Who Really Struggles Here?

By

Amy Shearn makes the case for the struggle of author Dorothy Miller Richardson.

As much as I do love my dear prolific weirdo Knausgaard, he hasn’t really done anything all that revolutionary. In fact, exactly a century ago, England saw the beginnings of a similarly expansive novel brimming with what Ben Lerner called Knausgaard’s “radical inclusiveness … style-less style … apparently equal fascination with everything.” And no, I don’t mean Proust or Joyce, although at the time the writer was often mentioned in the same breath. I mean a multivolume novel that created its own wildly inventive, truly brand-new form, sending shockwaves through the literary establishment of the time: Pilgrimage, by Dorothy Miller Richardson.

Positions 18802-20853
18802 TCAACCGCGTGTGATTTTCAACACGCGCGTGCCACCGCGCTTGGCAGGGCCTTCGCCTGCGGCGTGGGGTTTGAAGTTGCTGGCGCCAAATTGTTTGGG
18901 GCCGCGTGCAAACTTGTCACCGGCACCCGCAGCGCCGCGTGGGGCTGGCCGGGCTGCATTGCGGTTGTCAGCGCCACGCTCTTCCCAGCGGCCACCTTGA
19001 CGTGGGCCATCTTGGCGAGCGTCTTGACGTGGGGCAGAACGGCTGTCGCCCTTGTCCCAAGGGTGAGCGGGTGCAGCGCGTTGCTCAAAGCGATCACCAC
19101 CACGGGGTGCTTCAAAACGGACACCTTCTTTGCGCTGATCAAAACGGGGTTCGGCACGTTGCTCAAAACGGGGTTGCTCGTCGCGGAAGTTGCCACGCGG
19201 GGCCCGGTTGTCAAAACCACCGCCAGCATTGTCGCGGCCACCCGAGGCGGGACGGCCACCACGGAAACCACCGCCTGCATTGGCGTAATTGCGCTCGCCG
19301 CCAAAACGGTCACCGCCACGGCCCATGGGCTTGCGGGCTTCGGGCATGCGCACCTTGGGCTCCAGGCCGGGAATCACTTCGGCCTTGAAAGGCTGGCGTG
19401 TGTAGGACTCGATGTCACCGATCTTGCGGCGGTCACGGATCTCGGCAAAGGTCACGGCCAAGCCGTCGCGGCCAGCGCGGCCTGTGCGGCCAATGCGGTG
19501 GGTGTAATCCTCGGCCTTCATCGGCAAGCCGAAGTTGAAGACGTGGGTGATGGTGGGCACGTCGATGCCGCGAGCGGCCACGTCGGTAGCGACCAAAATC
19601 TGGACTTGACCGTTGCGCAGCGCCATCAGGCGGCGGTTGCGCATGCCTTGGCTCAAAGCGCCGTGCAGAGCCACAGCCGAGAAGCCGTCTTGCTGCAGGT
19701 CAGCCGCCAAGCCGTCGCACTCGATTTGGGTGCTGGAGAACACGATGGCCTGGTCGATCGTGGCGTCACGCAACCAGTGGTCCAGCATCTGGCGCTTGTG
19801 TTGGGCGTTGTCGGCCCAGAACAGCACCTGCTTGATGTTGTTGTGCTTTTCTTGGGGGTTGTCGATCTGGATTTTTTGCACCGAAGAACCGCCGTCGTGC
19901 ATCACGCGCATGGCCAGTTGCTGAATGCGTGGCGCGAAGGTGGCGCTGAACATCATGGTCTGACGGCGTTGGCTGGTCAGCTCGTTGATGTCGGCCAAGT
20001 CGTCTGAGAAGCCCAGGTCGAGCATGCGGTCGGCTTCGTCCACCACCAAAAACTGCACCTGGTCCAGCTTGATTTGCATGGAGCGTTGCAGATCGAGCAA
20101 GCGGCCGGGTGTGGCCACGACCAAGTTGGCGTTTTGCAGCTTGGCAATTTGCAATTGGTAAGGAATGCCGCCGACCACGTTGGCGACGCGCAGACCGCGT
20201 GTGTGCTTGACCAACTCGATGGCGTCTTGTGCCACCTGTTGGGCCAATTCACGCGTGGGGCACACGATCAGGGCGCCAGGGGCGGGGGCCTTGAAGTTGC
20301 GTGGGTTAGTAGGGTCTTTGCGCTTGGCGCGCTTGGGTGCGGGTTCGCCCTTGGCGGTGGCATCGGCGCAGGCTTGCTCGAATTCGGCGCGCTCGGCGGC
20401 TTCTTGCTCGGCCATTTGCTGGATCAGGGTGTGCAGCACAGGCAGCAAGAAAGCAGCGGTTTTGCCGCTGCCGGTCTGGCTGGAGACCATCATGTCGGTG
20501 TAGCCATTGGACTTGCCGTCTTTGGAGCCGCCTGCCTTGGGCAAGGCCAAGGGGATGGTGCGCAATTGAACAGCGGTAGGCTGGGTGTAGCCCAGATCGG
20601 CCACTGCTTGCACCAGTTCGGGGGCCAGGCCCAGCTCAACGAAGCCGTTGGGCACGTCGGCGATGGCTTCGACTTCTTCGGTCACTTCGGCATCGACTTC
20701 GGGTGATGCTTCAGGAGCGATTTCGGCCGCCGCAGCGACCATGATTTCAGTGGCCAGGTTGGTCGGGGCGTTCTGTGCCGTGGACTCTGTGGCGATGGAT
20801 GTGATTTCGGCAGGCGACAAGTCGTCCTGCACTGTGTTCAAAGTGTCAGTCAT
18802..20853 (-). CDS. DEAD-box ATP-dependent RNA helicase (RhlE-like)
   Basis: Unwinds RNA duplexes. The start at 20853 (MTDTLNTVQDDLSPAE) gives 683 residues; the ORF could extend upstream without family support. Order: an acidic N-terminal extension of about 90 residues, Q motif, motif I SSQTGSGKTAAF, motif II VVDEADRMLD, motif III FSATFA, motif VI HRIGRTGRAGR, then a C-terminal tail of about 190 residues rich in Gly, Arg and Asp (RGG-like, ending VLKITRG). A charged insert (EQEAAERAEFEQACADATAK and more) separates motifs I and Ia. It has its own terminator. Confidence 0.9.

Lyz's writing has been published in the New York Times Motherlode, Jezebel, Aeon, Pacific Standard, and others. Her book on midwestern churches is forthcoming from Indiana University Press. She has her MFA from Lesley and skulks about on Twitter @lyzl. Lyz is a member of The Rumpus Advisory Board and a full-time staff writer for the Columbia Journalism Review. More from this author →